McMillan’s debut novel, inspired by Edith Wharton’s House of Mirth, is a hard-edged look at the vacuous, insipid elite of modern-day Cleveland, Ohio. Ellie Hart, back home after rehab and divorce, quickly falls into her old ways, charming men in her search for a wealthy husband, and alienating women. She hooks up with old friend William Selden, who seems more substantial than Ellie’s shallow “friends.” But when Ellie’s divorce settlement disappears in a Ponzi scheme, and her wild ways send Selden away, her desperation leads her to the ambitious, social-climbing Leforte and the comforts of his “enfolding luxury.” While the novel tips its hat to House of Mirth, a simple comparison doesn’t do McMillan justice. Her choice of alternating narration—from first-person (in the form of a childhood friend) to third, rather than wholly omniscient—allows the reader to get to know the increasingly unlikable narrator, a woman trying to absolve herself of guilt over her friend’s downfall. It’s hard to feel sympathy for Ellie, whose desire for acceptance makes learning from her mistakes unlikely. Here is a group of people who waste their resources playing a meaningless game of social comeuppance. McMillan’s characters may lack the complexity of Wharton’s, but she has a sharp eye when it comes to their weaknesses. Agent: Elizabeth Kaplan. (June)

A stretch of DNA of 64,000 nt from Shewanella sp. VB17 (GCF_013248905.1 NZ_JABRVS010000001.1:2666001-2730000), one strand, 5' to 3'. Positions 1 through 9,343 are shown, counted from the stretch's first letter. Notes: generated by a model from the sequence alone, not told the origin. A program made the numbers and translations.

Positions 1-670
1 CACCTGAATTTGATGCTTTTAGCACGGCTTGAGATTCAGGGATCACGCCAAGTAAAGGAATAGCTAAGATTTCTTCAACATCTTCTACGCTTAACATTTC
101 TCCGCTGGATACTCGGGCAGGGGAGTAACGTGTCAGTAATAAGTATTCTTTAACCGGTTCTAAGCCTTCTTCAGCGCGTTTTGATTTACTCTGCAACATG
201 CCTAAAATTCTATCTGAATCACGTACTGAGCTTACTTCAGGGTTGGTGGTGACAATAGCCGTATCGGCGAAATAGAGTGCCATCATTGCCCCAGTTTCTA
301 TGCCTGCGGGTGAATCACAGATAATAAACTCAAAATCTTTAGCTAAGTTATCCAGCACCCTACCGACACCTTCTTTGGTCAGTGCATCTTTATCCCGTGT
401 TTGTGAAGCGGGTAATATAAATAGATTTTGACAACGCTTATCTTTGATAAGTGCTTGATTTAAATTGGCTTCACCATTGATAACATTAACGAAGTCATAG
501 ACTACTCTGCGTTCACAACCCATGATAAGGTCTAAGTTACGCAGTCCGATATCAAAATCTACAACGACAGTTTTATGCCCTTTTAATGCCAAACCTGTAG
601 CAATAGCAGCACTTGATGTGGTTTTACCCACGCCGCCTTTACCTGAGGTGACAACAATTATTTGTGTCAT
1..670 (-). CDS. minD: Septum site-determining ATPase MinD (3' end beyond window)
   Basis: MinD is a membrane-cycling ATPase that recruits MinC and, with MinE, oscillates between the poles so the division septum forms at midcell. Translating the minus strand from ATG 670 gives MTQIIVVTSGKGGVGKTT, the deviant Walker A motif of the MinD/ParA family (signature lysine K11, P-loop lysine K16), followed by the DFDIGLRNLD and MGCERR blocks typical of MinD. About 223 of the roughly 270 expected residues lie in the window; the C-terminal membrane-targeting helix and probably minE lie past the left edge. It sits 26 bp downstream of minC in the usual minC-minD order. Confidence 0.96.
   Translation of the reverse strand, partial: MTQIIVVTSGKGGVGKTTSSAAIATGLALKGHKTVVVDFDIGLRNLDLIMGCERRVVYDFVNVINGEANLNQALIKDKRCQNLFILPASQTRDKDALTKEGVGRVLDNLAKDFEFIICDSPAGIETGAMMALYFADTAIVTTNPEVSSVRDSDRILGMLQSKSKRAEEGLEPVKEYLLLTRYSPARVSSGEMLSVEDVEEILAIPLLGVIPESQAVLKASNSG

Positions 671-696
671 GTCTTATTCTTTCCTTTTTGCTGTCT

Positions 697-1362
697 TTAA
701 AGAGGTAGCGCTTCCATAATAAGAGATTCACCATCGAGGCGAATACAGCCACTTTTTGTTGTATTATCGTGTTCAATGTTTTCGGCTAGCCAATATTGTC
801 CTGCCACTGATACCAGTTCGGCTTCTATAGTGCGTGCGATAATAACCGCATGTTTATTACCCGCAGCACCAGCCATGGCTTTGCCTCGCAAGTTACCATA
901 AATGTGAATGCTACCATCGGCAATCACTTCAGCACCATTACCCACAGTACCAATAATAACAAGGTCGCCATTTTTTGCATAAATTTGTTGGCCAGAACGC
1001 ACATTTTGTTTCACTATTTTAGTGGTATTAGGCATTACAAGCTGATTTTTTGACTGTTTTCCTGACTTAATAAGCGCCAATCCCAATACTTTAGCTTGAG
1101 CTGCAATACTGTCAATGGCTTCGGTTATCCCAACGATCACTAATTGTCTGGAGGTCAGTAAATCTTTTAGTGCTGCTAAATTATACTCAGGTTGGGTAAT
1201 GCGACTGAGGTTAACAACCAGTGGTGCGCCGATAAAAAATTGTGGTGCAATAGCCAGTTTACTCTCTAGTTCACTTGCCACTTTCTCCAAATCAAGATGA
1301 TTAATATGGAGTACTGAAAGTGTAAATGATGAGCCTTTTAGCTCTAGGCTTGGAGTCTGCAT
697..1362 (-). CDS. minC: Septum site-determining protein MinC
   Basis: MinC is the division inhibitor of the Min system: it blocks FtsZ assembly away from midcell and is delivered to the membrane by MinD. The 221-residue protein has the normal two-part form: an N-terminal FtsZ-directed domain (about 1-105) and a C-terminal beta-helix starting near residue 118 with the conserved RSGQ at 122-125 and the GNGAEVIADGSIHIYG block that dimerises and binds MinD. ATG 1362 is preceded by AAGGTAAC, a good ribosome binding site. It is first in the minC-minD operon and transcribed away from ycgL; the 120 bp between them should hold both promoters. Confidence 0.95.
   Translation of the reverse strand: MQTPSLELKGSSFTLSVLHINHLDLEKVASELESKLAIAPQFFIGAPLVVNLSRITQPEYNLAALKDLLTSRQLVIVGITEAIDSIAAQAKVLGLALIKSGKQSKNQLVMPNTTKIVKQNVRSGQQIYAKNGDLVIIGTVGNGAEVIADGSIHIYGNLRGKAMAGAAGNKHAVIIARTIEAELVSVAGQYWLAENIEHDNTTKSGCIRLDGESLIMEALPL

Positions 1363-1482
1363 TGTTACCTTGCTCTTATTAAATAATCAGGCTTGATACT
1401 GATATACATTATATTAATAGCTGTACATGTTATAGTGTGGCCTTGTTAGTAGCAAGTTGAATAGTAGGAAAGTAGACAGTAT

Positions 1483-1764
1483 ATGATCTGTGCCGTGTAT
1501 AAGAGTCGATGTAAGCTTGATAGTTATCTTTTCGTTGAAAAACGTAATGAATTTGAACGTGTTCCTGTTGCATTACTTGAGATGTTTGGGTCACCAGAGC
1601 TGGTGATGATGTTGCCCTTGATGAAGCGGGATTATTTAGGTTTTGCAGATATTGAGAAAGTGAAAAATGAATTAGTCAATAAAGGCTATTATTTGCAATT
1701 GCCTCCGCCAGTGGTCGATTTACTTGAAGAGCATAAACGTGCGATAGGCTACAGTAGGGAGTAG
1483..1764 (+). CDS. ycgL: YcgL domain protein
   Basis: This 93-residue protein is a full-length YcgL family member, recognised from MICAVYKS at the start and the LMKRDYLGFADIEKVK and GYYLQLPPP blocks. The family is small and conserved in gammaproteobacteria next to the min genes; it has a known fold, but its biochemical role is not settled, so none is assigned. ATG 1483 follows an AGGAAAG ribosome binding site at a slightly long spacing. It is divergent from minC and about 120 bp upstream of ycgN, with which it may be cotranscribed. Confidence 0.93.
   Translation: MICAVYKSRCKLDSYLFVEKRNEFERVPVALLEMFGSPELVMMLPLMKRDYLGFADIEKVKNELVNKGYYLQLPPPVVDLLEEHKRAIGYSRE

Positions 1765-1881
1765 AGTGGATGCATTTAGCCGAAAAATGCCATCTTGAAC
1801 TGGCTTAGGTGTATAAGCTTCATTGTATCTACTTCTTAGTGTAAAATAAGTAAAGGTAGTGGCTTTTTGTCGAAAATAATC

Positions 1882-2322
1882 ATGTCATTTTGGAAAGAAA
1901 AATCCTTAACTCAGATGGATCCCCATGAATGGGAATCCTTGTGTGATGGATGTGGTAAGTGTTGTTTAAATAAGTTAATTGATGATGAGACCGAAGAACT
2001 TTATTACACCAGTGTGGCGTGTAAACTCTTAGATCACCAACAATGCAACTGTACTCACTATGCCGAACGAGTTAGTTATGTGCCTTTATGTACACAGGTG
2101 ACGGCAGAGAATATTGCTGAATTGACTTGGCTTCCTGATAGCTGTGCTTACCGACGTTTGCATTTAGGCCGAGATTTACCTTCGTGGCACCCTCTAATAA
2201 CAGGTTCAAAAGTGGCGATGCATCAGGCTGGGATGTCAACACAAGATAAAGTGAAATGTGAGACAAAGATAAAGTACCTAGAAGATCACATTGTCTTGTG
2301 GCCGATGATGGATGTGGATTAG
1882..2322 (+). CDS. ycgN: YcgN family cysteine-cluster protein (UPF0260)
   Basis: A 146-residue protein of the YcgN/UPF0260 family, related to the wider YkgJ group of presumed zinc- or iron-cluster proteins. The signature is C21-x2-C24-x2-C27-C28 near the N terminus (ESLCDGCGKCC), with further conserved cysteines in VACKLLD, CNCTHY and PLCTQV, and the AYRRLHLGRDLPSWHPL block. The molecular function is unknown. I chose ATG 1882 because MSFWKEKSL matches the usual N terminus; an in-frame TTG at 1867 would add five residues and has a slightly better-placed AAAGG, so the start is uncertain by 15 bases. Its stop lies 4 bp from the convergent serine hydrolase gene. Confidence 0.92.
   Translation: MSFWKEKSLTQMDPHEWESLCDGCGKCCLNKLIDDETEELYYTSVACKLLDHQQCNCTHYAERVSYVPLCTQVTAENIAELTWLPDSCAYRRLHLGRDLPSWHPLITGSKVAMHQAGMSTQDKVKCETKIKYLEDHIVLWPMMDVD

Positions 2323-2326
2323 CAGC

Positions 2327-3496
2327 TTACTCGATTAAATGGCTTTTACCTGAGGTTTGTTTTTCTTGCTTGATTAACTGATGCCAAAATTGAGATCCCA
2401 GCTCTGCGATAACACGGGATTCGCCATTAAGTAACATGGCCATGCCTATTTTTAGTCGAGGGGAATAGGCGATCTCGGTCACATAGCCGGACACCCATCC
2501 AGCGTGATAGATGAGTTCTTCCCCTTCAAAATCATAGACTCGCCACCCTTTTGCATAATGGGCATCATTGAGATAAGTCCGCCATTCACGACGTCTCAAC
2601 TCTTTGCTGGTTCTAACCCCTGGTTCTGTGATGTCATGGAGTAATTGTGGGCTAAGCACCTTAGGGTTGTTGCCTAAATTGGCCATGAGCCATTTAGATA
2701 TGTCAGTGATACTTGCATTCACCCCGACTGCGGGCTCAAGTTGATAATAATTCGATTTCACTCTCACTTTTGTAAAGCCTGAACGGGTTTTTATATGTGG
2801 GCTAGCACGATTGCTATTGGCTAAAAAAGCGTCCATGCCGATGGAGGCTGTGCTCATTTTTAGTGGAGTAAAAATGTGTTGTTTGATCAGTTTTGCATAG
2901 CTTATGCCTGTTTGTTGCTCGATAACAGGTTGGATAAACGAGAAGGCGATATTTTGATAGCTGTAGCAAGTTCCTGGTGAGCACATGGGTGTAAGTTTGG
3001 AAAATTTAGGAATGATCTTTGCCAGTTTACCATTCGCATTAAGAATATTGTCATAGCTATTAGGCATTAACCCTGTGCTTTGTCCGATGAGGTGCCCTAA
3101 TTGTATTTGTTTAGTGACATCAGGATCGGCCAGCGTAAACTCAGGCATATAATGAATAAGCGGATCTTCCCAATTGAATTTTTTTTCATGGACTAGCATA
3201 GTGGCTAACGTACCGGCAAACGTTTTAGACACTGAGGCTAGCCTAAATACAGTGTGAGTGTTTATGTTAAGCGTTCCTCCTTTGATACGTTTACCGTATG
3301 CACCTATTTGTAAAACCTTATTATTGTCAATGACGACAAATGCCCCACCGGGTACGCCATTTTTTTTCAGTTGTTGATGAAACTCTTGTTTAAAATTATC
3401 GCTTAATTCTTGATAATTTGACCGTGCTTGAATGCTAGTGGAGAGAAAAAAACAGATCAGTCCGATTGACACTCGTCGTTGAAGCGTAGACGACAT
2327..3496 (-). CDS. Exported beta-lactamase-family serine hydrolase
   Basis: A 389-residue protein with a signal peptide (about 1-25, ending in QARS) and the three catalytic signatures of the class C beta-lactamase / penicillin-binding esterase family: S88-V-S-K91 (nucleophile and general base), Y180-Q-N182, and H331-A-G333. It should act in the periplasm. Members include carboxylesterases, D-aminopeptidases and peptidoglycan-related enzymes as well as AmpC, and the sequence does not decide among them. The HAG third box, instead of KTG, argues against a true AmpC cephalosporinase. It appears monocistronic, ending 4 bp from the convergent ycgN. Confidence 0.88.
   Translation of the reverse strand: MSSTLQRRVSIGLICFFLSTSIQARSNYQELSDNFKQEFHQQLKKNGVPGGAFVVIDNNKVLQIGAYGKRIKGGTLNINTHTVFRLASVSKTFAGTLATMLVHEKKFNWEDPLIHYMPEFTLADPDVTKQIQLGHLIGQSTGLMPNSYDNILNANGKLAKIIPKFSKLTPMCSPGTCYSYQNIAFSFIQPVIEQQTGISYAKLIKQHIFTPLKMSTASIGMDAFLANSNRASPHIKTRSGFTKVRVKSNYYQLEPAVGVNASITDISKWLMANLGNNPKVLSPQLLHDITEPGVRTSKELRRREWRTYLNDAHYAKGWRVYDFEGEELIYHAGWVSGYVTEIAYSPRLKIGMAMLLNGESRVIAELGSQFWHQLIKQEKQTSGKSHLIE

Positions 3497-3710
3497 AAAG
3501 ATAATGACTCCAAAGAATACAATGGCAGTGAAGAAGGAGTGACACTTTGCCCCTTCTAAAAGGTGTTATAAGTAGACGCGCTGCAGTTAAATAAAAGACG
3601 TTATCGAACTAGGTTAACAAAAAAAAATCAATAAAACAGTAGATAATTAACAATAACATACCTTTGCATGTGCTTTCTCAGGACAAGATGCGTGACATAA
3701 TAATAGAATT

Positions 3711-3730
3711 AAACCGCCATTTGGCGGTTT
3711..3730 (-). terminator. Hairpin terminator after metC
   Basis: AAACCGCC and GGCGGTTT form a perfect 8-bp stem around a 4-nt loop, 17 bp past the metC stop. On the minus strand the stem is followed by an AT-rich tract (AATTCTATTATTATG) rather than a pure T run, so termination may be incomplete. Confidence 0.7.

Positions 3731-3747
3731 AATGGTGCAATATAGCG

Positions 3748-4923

Reviewed on: 04/02/2012 Release date: 06/12/2012 Genre: Fiction
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